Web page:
Giving everything (or even 10%) is an evangelical counsel: it's not required for salvation. As you quote, the early Church only directed its members to give what they could, not a minimum amount (much less everything). Paul even writes, just before the passage you quote, in 2 Corinthians 5:5:
So I thought it necessary to encourage the brothers to go on ahead to you and arrange in advance for your promised gift, so that in this way it might be ready as a bountiful gift and not as an exaction.
And while I'm no Biblical scholar, Matthew 19:21 ought to be read in context. Just preceding this verse is Matthew 19:16-17:
16Now someone approached him and said, “Teacher, what good must I do to gain eternal life?”
17 He answered him, “Why do you ask me about the good? There is only One who is good. If you wish to enter into life, keep the commandments.”
That's it: the only thing required for salvation is to keep God's commandments, which Jesus enumerates in Matthew 19:18-19: poverty or charity is not listed among them.
Then taking the verses after and including Matthew 19:21:
21Jesus said to him, “If you wish to be perfect, go, sell what you have and give to [the] poor, and you will have treasure in heaven. Then come, follow me.”
22When the young man heard this statement, he went away sad, for he had many possessions.
23Then Jesus said to his disciples, “Amen, I say to you, it will be hard for one who is rich to enter the kingdom of heaven.
24Again I say to you, it is easier for a camel to pass through the eye of a needle than for one who is rich to enter the kingdom of God.”
25When the disciples heard this, they were greatly astonished and said, “Who then can be saved?”
26Jesus looked at them and said, “For human beings this is impossible, but for God all things are possible.”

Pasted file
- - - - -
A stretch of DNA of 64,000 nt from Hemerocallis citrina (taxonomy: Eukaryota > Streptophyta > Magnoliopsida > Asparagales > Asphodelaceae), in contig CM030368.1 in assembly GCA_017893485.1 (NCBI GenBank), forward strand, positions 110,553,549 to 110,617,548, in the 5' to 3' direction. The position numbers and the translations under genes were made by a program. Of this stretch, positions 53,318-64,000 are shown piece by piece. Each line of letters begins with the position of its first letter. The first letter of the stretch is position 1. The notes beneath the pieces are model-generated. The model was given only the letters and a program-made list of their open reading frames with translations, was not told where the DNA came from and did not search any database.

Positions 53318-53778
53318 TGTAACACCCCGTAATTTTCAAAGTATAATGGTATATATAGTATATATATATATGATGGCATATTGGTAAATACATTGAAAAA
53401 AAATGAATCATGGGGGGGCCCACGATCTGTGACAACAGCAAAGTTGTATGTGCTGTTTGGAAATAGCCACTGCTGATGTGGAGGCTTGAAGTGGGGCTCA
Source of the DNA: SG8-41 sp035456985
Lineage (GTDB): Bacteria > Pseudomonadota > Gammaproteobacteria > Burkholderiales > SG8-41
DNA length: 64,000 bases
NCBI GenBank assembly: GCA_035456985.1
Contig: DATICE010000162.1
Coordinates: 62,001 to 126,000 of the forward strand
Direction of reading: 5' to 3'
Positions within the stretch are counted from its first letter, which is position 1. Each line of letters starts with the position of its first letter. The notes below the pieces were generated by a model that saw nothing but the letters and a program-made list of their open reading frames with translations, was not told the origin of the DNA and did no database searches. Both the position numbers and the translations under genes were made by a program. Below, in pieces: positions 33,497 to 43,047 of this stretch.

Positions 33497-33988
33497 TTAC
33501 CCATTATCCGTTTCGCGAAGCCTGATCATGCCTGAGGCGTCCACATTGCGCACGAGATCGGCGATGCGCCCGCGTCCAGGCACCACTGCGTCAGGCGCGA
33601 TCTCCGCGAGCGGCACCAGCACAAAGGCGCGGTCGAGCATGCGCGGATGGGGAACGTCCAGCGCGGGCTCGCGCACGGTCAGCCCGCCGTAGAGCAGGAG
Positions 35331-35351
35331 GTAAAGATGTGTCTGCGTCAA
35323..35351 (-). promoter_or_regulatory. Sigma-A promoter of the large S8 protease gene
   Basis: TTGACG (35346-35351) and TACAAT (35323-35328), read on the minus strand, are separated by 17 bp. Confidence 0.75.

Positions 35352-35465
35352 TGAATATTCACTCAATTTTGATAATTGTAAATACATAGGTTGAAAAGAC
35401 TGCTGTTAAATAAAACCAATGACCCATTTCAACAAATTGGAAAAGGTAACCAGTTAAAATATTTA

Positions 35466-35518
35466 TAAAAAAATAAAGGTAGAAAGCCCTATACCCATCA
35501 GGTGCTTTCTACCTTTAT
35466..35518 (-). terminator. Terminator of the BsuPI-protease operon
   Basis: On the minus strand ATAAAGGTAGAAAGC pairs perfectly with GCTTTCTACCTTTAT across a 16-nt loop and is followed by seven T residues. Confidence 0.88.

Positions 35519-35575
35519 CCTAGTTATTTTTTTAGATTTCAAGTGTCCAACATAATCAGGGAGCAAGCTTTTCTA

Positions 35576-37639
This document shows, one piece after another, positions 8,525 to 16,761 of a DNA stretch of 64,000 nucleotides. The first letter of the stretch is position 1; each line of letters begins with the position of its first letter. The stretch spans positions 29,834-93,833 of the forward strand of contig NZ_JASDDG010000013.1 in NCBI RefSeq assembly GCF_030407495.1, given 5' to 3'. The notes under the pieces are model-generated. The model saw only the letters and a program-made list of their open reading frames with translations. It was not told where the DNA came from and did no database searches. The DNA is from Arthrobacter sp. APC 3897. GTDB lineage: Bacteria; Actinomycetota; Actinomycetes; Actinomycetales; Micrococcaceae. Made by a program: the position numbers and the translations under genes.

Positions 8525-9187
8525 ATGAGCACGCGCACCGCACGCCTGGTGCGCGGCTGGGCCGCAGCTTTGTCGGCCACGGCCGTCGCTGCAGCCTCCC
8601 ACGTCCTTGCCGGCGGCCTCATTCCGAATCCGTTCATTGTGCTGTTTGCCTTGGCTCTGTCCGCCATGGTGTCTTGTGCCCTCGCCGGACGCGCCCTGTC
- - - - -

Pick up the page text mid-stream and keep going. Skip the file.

Jesus is saying in verse 21 that if you wish to be perfect, you ought to sell everything and give to the poor, but the verses that proceed from verse 21 explain how impossible that is for people without God.
The disciples' astonishment and query to Jesus in verse 25 speaks to this, essentially saying, "whoa, nobody's going to do that: does this mean nobody will be saved?" Jesus in verse 26 then specifically states that God will save human beings by performing the impossible task: saving those who couldn't normally be saved because they aren't perfect.
Or as the New American Bible explains:
Riches are an obstacle to entering the kingdom that cannot be overcome by human power. The comparison with the impossibility of a camel’s passing through the eye of a needle should not be mitigated by such suppositions as that the eye of a needle means a low or narrow gate.
Beyond that, the Didache, an early Christian writing that dates to around the same time as Paul, mentions one of the ways you could tell a false Apostle from a real one:
Let every apostle that comes to you be received as the Lord. But he shall not remain except one day; but if there be need, also the next; but if he remain three days, he is a false prophet. And when the apostle goes away, let him take nothing but bread until he lodges; but if he ask money, he is a false prophet.
It wasn't until much later that justifications for tithing were formulated: the Catholic Encyclopedia mentions the first serious attempts to tithe dated to around 567 CE and 585 CE with the Councils of Tours and the Maçon, respectively.